My now 17-year-old son was angry for 5 years…

“ You should have protected me, you are my mother”, he muttered , his eyes glistening with tears.”

Photo by Xin on Unsplash

Family Dynamics

I am a recovering co-dependent and people pleaser. I am also in the healing process from perfection syndrome and not “ good-enoughism.” I know it sounds awful, but it is true. I prefer to own my story and heal through it. Kicking shame to the curb, is my main aim. My husband is a beautiful soul, who had a drinking problem. He also had an anger issue. This is my story and not his, I will not elaborate on it at this point. Our son Matthew (17 years old) is leaving for university in the fall. Megan is 14 and wants to be a child psychologist. She is already practising her psychology on me. We all know that children are like sponges. Our parents are the main catalyst in shaping our character . They are bigger than life and we idolize them. They are our source of love and fear. Some are wise and learn from their parents’ mistakes (Matthew and Megan). Others develop their critical thinking at a later stage (Me). The rest prefer to keep the “cape” in place, irrespective of what happens (Hubby) .

Raising Healthy Human Beings

Matthew found Nemo when he was 9 months old. At 18 months he could identify every sea creature by species and subspecies. By the age of 3 he wanted to become a marine biologist. He also wanted to marry me. His aspirations of studying is on the horizon but he is not marrying me. He retracted his marriage proposal when he was 7. We were in church on Fathers day, when the Pastor told all the children to cover their ears. “ Anyone can have sex, but it takes a real father to raise a child,” the Pastor preached. Bright, little Matthew “covered” his ears but lifted his thumbs. The following day we received a request to stop by his teacher’s office. She caught 5 wide eyed boys with open mouths and a dictionary between them. Matthew was the instigator, they were looking up the word sex. His dictionary became his best friend. The memory of him reciting it word by word, still makes me smile. I tried to do damage control and whilst we were watching Dumbo, I told him the stork brought him. He responded, ” Don’t lie to me, you and daddy had sex”.

We were very harsh about schoolwork. His father checked and helped him with Mathematics and I did all the other subjects. I should have noticed the signs, to be honest. He was chewing his nails and teared up when he didn’t understand something. To add insult to injury, I would tear out the page and make him rewrite it if his work was untidy. If his marks were less than 90% his father would shout at him, telling him to do better. Our intentions were good but needless to say, the results were the opposite.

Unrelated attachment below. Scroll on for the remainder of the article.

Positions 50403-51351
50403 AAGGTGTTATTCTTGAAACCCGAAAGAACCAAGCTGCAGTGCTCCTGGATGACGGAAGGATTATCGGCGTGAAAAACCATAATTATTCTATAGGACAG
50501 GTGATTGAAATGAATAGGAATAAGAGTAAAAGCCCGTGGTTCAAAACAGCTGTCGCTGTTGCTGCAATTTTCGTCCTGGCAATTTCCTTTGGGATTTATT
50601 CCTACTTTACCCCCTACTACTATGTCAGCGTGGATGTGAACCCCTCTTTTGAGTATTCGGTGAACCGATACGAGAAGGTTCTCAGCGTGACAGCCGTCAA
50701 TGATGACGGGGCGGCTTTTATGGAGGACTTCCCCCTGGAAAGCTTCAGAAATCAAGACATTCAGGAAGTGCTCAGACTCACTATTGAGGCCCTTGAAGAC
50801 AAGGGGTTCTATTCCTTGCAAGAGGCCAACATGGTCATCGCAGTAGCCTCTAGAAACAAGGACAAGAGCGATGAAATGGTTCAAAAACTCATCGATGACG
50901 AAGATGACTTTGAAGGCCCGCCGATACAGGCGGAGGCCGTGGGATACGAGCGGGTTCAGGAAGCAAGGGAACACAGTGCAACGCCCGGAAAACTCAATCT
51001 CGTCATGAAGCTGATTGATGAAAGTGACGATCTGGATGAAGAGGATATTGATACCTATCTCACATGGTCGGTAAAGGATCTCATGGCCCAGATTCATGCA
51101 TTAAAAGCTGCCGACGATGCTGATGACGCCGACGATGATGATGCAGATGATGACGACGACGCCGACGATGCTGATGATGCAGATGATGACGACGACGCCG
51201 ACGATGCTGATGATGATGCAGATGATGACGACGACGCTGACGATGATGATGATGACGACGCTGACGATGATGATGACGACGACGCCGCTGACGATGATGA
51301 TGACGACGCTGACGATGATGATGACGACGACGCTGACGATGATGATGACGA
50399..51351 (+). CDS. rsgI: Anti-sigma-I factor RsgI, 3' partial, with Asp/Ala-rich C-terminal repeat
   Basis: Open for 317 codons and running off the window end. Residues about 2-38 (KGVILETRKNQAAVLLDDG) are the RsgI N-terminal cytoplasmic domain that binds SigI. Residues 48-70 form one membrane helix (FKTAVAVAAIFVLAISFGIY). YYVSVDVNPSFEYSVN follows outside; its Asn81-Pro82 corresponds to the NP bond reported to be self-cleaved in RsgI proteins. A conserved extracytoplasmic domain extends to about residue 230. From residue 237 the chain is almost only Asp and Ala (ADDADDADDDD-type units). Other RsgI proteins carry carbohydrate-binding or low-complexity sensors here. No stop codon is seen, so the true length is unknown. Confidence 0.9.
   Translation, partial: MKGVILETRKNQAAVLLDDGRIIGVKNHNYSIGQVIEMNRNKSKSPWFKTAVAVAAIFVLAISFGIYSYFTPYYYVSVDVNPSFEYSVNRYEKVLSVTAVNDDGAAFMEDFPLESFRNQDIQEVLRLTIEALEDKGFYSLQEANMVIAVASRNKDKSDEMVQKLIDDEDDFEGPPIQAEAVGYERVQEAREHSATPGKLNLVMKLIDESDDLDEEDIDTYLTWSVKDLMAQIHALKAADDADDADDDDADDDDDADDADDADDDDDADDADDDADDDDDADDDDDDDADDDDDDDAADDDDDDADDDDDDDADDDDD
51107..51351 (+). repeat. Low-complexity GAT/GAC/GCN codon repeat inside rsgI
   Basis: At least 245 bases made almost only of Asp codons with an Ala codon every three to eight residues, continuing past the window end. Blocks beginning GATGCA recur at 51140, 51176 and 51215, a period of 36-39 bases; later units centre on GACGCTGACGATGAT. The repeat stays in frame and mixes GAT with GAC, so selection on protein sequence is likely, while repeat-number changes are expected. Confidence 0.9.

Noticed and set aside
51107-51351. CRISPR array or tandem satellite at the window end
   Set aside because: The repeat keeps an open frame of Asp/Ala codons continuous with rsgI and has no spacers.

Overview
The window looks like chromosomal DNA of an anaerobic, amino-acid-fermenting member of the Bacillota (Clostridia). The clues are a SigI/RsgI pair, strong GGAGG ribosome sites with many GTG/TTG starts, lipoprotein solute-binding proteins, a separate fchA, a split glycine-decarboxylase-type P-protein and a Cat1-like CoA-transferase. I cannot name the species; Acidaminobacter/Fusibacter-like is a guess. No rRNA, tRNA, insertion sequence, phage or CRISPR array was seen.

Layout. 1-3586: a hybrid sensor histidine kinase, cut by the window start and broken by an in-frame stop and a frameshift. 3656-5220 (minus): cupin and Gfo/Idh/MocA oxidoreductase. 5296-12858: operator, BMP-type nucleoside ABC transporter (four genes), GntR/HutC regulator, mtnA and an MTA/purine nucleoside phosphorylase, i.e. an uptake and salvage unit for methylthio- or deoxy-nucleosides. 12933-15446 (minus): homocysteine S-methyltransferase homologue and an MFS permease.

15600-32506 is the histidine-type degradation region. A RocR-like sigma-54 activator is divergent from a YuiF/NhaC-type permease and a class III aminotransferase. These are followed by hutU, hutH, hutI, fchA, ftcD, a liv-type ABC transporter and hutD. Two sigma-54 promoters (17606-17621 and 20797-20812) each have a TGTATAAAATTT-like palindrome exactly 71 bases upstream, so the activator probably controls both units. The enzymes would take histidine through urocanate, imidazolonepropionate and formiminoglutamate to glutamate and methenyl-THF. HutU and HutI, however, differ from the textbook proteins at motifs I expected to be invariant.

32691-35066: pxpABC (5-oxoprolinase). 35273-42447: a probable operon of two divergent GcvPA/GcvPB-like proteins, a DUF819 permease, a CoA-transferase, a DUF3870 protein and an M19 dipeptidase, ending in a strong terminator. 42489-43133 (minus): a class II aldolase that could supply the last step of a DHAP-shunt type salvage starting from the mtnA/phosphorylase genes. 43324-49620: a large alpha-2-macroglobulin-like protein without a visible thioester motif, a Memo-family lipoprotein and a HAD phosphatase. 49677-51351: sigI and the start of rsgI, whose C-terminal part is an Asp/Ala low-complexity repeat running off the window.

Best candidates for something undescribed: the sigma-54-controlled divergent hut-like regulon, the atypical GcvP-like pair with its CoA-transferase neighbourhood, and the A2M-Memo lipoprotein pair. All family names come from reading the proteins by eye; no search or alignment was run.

We used to have other children (friends and family) over all the time. I felt it kept my children happy and busy, whilst paying it forward at the same time.

Matthew started complaining about the other children when he was about 10. He was angry all the time. Going to church was a struggle, because “ we were all hypocrites”. We thought he was being temperamental. I even accused him of arrogance and suffering of delusions of grandeur. He was trying to articulate his feelings to his stubborn parents. We were set in our ways. I failed to realise that my son felt rejected and neglected. I assumed it was part of growing up.

“ You should have protected me, you are my mother”, he muttered 8000 miles and 3 years later. I had no idea what he was referring to. He told me how stressful it was for him, feeling that he did not measure up. I only stepped in to tell his father to stop being so hard on him when he was 11 and by that time the damage was irreparable. After that conversation, he refused to spend time with us and became a recluse. An angry one. My heart shattered into a million pieces like humpty dumpty . I failed my baby and I did not know how to repair all the damage.

Matt and Meg are both straight-A students and it comes at a price. My friend and I always joke that when we grow up, we want to be like Matthew. Megan reckons, she wants to be like herself, which tells me I am on the right track in raising her.

Photo by Aedrian on Unsplash

… until he wasn’t

“You can’t go back and change the beginning, but you can start where you are and change the ending.” CS Lewis

A year and a half later, I had a spiritual awakening. The rose tinted lenses through which I saw the world were clear. Somehow I saw life the way it is and not the way I wanted it to be. Matthew was writing a major exam at the time. I wrote my son a 5 page apology letter ,explaining how our upbringing affects our perceptions. Watching the healing over the past two years has been the most rewarding experience.

At birth ,we know how to love. We learn fear from our parents, when they tell us not to climb the stairs or stick our fingers in the wall socket. Everything we allow in our environment influences every fibre of our being. As a parent I learnt to listen with the intent to understand and not only respond. To not expect them to be an improved version of myself but rather their best authentic selves. Being older does not make you smarter. Respect works both ways. The best way to honour your parents, is by changing the narrative and unlearning toxic beliefs . “ Because you can justify something, doesn’t make it right” — Matthew Charmaine (aged 10).

I must allow them to set their own standards and not force my beliefs on them. Most important lesson of all, I have the coolest kids.

Kintsugi is Japanese art. When a glass bowl breaks, they use real gold to fix it. The result is exquisite. It is also symbolic. Whenever I reflect on my life, this image comes to mind. It starts with being teachable. Only then can you fill in the cracks.

Woman of Faith, Mom of two healthy human beings; Survivor . Hoping to pay it forward in lessons learnt!